The Gender Pay Gap: Why We Need to Break the Salary Taboo

Photo by Michael Longmire on Unsplash

If an organisation has to coerce employees into keeping salaries secret, chances are that there are inequities in the system and some people are under and/or overpaid.

These discrepancies occur to varying extents among different employee demographics; between new hires and existing employees, between younger and older employees, between men and women, and among minorities. An employee would be worse off financially if they stayed with an organisation that underpays them for a long time, so the best and quickest way for them to increase their pay would be to work for a new organisation where they are likely to be offered more. Older employees may get paid more on the assumption that they have more responsibilities or that their age is an indication of more experience. Racial minorities may get paid less due to unconscious bias, but their pay expectations may also be affected by not having the same sense of entitlement as their privileged counterparts. And women are likely to earn less for several reasons, including the fact that they rarely ask for more and often do not feel entitled to questioning what they get. Naturally, as a woman, this plight concerns me most.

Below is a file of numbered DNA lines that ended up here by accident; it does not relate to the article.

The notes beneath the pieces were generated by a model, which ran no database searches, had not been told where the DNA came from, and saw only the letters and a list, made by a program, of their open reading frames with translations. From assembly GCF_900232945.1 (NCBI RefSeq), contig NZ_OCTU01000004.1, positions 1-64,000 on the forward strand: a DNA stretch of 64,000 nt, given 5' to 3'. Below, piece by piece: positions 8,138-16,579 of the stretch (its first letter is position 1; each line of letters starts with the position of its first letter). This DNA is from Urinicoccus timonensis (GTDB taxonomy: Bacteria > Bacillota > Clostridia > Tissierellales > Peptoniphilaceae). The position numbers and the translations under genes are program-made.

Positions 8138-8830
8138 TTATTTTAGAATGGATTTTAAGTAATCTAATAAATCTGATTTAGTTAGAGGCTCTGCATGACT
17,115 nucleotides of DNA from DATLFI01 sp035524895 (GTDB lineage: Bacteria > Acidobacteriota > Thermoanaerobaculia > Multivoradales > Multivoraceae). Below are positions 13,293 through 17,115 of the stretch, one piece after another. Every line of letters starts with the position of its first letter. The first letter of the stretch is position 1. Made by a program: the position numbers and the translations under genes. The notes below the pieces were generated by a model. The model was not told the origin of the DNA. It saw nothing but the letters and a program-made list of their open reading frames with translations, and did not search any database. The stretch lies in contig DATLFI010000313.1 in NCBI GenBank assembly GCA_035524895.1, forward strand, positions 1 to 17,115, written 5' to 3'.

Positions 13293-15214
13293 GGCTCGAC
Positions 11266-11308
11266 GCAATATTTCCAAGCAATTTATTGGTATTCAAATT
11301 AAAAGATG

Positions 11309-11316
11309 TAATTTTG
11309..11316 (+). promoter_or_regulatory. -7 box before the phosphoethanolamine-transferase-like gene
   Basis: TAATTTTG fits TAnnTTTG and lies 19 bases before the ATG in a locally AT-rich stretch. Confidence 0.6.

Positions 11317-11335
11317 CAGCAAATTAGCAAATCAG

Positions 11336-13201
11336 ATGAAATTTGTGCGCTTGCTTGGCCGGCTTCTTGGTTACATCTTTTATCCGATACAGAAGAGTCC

Photo by Mathieu Stern on Unplash

How then might we go about ensuring that women are getting paid fairly and that we are actively closing the gap?

Who tells them that it is okay to ask? Who encourages them to negotiate? How do they know how much more they can get or what they should do to get it? The general advice for individuals is to get familiar with the going rates in the industry. In countries where market data is readily available and pay secrecy is not as entrenched, this is fairly easy. But in data-dark countries, where available information is not as reliable and the standard HR practice is to discourage talking about salaries, it is much more difficult. A random internet search may not yield the best results, and since pay ranges differ by geographic location, level of education and years of experience, relying on data sources that are not local may paint an unrealistic picture. So research and information alone do not solve the problem. In fact, it can create even more inequity where only those with ‘the inside scoop’ can improve their position.

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